I’d like to share about two guys I meet with often. One of them, I would say you can set your clock to because he’s consistently late. I mean like 9 times out of 10 he’s late. I also have another buddy who you can set your clock to as well but for the total opposite reason. This young man thinks that 10-15 minutes early is on time, and on time is late! Gosh…how can two typical young men be so drastically different? All in all, the fact that I enjoy meeting with these guys simply allows me to adjust my expectations and knowing this has given me the opportunity to plan the meetings accordingly. It’s not a problem for me, but I keep thinking about the folks who have been promised something by them and are expecting something that means a lot to them. I put myself in that mix thinking how many times have I committed or promised something to someone that is waiting on me? I am learning to dig deep in search of any possible missed opportunities so I can rectify them as soon as possible.


I well understand that everyone has an opinion on the definition of what being late means. In addition, I also understand that there may be a difference of opinions on how we meet our commitments. That’s a given, I think, but consider this, what if we stepped outside of ourselves and our definition to a viewpoint less considered, and perhaps more important than our own. The importance of what our word means to someone else. When we commit to or promise someone something, how do we meet that commitment? How do we make that promise come true? We have different means that we display it, talk about it, and expect it from others. This is not bad, just different and we do the best we can as it affects us or others.


 It is said that every man commits to or promises at least 10-12 things in one day. If that is true, I have to assume that each of these fits into categories of priority. Some are very important and others not so much. We may fulfil the important ones but what about the minor ones? To the person you committed to, even though minor to you, it may mean something major to them! Is this person of less value than the one you made great effort to meet your commitment? I would like to say that I hope not, but the reality of it is that in our hearts maybe these two individuals are of equal value, but here’s the deal, when we don’t meet our commitment, our promise, our words begin to lose value to those whose promise was not met. Obviously, in our hearts we don’t feel that way but what we do not control is how our words, met or unmet, make that person feel. What we display with our actions after we commit or promise. We can of course apologize for our error but given enough of these “misses”, our words become ineffective and at worst, unbelievable. It is a bad situation when your words have no value to someone, when you or your name come up to that individual and all they can think about are the let downs you gave them. No more trust, no more calling upon you when help is needed, and then slowly their attention and care from you and towards you, fades like the day into night.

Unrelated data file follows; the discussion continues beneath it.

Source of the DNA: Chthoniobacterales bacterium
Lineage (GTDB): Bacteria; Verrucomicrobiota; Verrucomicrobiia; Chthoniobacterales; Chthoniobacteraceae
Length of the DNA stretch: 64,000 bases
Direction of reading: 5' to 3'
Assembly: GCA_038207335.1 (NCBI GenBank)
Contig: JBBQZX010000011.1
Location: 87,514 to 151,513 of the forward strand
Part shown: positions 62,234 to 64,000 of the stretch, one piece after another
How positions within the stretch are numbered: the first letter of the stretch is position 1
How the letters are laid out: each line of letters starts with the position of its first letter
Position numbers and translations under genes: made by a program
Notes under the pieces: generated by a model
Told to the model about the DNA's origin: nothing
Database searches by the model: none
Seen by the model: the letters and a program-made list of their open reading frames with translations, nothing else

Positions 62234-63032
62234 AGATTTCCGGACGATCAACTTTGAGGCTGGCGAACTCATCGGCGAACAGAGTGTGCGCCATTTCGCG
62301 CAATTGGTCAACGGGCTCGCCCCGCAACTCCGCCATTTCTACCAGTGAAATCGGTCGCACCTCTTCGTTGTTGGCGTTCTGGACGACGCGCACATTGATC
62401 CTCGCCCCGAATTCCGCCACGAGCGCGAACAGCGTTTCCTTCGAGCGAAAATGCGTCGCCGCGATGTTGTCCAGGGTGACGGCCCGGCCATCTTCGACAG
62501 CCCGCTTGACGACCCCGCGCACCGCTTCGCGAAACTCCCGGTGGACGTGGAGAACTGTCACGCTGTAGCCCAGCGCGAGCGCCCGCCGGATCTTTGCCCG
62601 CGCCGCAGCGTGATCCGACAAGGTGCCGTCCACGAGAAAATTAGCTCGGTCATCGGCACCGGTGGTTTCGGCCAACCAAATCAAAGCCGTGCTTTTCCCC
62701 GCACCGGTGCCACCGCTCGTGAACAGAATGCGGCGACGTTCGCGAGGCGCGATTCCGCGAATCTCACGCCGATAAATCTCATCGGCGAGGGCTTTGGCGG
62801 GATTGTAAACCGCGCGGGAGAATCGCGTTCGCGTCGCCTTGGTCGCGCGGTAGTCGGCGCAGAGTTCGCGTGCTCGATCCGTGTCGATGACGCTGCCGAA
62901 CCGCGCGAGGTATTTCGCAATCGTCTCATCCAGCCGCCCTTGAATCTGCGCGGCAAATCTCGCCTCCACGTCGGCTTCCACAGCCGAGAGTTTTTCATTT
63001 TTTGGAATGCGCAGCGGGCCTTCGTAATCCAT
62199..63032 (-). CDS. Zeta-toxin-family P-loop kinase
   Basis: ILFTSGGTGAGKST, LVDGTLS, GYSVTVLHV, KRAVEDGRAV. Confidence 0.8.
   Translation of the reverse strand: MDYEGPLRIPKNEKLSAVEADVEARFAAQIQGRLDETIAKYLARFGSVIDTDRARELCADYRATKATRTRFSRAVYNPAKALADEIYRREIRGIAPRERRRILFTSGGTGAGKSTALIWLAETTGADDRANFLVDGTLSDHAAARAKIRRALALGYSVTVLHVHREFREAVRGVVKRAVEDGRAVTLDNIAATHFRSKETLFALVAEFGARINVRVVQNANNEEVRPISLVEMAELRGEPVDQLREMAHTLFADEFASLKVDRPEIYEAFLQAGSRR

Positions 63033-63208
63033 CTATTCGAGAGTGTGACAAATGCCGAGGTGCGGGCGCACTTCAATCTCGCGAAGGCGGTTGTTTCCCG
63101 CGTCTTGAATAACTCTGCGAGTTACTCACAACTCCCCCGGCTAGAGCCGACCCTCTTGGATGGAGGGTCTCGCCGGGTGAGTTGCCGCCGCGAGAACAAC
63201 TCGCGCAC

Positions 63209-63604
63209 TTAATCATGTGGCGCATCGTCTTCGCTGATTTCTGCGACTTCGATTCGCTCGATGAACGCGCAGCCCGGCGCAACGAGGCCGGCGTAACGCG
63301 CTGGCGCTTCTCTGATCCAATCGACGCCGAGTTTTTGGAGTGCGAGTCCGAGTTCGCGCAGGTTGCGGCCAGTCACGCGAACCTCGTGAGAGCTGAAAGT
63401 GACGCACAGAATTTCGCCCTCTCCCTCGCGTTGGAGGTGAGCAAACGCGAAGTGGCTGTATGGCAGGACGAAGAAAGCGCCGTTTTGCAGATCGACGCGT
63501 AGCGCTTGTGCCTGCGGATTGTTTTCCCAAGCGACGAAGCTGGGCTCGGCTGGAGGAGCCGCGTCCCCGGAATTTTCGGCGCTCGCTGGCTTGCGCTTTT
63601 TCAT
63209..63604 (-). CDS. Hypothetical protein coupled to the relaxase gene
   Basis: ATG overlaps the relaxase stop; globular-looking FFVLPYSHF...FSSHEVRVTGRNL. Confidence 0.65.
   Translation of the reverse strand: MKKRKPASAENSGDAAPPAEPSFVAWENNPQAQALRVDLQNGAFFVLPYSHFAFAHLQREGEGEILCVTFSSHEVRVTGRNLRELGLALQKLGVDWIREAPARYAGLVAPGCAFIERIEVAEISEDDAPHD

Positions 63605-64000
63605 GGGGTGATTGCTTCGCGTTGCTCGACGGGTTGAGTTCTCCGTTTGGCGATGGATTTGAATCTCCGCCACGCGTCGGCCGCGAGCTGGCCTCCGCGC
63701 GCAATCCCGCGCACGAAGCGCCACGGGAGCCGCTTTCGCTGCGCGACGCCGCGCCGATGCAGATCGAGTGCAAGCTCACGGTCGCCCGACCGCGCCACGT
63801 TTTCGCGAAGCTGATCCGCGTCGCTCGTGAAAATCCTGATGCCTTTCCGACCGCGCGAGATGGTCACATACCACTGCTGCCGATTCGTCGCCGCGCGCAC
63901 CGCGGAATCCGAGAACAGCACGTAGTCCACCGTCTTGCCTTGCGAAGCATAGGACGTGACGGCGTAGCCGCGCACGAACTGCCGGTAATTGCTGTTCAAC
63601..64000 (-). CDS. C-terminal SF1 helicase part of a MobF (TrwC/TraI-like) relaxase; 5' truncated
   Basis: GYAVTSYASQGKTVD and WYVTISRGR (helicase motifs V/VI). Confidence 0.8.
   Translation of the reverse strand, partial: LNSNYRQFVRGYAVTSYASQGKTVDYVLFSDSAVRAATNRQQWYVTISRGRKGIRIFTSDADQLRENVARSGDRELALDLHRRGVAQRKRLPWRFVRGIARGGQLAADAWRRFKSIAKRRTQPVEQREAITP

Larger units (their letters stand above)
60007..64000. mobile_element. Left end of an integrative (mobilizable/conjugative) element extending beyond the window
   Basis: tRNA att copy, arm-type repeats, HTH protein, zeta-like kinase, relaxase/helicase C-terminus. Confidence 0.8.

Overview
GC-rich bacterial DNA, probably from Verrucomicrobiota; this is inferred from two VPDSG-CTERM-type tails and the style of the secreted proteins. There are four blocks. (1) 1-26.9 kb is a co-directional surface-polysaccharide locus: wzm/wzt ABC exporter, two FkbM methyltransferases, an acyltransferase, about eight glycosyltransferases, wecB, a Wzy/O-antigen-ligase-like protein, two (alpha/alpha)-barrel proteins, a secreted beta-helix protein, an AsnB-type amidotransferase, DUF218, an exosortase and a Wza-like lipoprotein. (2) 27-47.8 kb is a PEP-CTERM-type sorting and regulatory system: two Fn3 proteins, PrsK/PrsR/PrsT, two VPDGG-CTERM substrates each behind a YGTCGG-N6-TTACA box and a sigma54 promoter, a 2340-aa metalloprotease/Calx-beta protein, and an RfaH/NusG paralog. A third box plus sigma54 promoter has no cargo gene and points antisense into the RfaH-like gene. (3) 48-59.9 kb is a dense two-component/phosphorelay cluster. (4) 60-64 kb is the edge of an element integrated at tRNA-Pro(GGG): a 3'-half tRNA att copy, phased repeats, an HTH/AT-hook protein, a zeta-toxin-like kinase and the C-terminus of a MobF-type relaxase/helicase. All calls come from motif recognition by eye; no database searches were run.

I grew up in a time when a man’s word meant everything. A time when fist fights broke out because someone was called a liar. When sometimes words and a handshake was all it took to complete a deal. A trust and bond that men treasured and honored. What happened? Where has the virtue gone? I still see it in some of our young men today but sadly, I haven’t seen it in others. I cannot give that to anyone. I can’t give honor to someone that doesn’t want it or perhaps doesn’t really know what it is. Perhaps they never had anyone display it to him in life, perhaps dishonor has been a way of life for him from very young and that’s all they know. They don’t know another way. But because this is something that can be learned, it’s never too late. All it takes is a desire to not only be valued, but to value others. To want your word to mean something to someone, to everyone. That when you speak, people that know you, know that you are a man of integrity, honor, and whatever you say you will do, you will do to completion. That’s a man of integrity. How can we walk together to achieve that for us? Someone wrote this quote that I have treasured in my heart, “people may not remember a lot of what you say, but they will always remember how you made them feel”.  I want that for me and even more, I want that for you too!